Bodybuilders are notorious for eating tuna out of a can because it’s so low in fat and high in protein. Tilapia, halibut, shrimp, lobster, octopus and squid are all low fat if you keep the cooking oil to a minimum.
So when you’re trying to eat more protein but limit calories from fat, look for the leaner protein sources.
How To Eat More Protein And Fewer Carbs
The previous idea of eating leaner cuts of meat applies here, but if you’re eating fewer carbs for whatever reason, then you can think about substituting carb-heavy foods with more protein-heavy foods.
An example would be if you normally eat a carb-heavy breakfast full of toast, cereal, or oatmeal, you could choose a breakfast higher in protein.
So instead of cereal and toast, you could have fruit and Greek yogurt with some eggs. This would cut down on the carbohydrate totals and increase your protein intake very easily.
You could use protein powders to help increase your intake with no major impact on total carbohydrate intake.
You could also eat more cooked veggies to replace potatoes or another carb source for one meal of the day.
How To Eat More Protein As A Vegetarian
If you’re a practicing vegetarian, this means you do not eat the flesh of animals, but you consume animal products such as dairy and eggs. And since dairy is allowed, this opens up a huge line of options to increase your protein intake as a vegetarian.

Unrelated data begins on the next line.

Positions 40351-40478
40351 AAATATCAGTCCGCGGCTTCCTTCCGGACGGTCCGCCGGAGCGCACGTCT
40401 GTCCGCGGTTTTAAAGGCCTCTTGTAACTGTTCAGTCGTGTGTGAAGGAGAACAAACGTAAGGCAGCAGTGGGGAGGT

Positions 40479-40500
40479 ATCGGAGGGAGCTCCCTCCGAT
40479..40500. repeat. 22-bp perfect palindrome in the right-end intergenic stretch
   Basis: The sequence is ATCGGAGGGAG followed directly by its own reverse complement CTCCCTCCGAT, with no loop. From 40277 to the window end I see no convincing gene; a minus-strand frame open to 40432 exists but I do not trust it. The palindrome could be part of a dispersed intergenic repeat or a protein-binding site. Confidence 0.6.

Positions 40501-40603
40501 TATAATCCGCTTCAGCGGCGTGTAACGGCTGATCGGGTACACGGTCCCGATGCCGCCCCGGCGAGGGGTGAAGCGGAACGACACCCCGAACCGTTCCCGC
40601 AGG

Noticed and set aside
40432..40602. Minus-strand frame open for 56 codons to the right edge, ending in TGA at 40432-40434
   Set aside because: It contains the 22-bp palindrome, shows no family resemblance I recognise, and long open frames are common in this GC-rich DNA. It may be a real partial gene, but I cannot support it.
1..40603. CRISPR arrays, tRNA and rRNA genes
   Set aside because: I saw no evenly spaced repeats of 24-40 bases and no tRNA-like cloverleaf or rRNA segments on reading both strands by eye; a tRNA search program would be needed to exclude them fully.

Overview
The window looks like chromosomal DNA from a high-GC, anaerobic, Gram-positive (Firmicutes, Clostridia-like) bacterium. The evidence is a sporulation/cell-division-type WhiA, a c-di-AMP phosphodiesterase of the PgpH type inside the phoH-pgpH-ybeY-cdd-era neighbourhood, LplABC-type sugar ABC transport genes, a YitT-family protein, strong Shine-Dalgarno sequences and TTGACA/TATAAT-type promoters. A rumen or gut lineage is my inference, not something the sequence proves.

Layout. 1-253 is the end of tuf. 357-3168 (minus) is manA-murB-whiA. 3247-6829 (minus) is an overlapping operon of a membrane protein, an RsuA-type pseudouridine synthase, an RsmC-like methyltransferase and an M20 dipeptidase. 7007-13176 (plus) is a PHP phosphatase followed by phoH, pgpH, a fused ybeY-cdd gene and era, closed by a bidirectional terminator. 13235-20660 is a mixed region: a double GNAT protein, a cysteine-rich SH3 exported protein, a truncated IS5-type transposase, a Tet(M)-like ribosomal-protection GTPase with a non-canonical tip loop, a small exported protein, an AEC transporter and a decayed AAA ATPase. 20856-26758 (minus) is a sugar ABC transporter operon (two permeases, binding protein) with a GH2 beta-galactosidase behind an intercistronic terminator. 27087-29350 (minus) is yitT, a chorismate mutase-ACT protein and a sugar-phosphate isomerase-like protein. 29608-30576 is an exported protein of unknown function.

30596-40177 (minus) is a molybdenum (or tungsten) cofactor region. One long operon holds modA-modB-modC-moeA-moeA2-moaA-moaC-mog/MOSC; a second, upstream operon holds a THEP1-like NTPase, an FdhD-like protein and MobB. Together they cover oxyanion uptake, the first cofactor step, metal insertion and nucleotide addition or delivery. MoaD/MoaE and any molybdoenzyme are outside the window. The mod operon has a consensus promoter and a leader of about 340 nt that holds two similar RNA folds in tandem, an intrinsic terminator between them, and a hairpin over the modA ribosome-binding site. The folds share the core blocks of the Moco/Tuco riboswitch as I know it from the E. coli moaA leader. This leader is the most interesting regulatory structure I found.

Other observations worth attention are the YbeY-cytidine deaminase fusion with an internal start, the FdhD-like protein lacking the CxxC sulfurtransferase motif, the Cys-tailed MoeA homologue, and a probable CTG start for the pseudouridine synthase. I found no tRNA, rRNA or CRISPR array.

Eggs and egg whites are a major option with lots of variety in terms of how you can prepare them for a meal.
With dairy, you have endless options with all the dairy products I mentioned above. And remember—most all dairy comes in a low-fat version.
How To Eat More Protein As A Vegan
As a vegan, your options become smaller because there are no animal products allowed, whatsoever. One thing to understand is that while vegetables contain protein, they don’t contain much. And it should be mentioned that raw vegetables are often hard to digest, thus making it harder to get all the protein and other nutrients from them.
And if you’re aiming to get the recommended protein intake for muscle gain, then you will have to find a solution for getting sufficient amounts.
Some options for increasing your protein intake as a vegan are as follows:
- Tofu / Soy
- Soy milk
- Hemp protein powder
- Gemma (pea) protein powder
- Rice protein powder
Important Note: It’s often recommended that nuts are a high-protein source for vegans, but I’m going to caution against that because if you look at the general profile of peanut butter (often stated as being a high-protein food), a 2 tablespoon serving gives you the following macros:
- 16 grams of fat
- 8 grams of protein
- 6 grams of carbohydrate
At first glance, you’ll notice that just 2 tablespoons has a whopping 8 grams of protein, which is the same as an 8-ounce glass of milk. But the fat is over 70% of the total calories per serving. So if you wanted to load up on peanut butter to reach your protein goals, you’ll most likely be going over your fat macronutrient goals by end of the day.
What are your strategies for getting more protein?
Do you have any recommendations or suggestions for eating more protein throughout the day? If so, leave them in the comments below.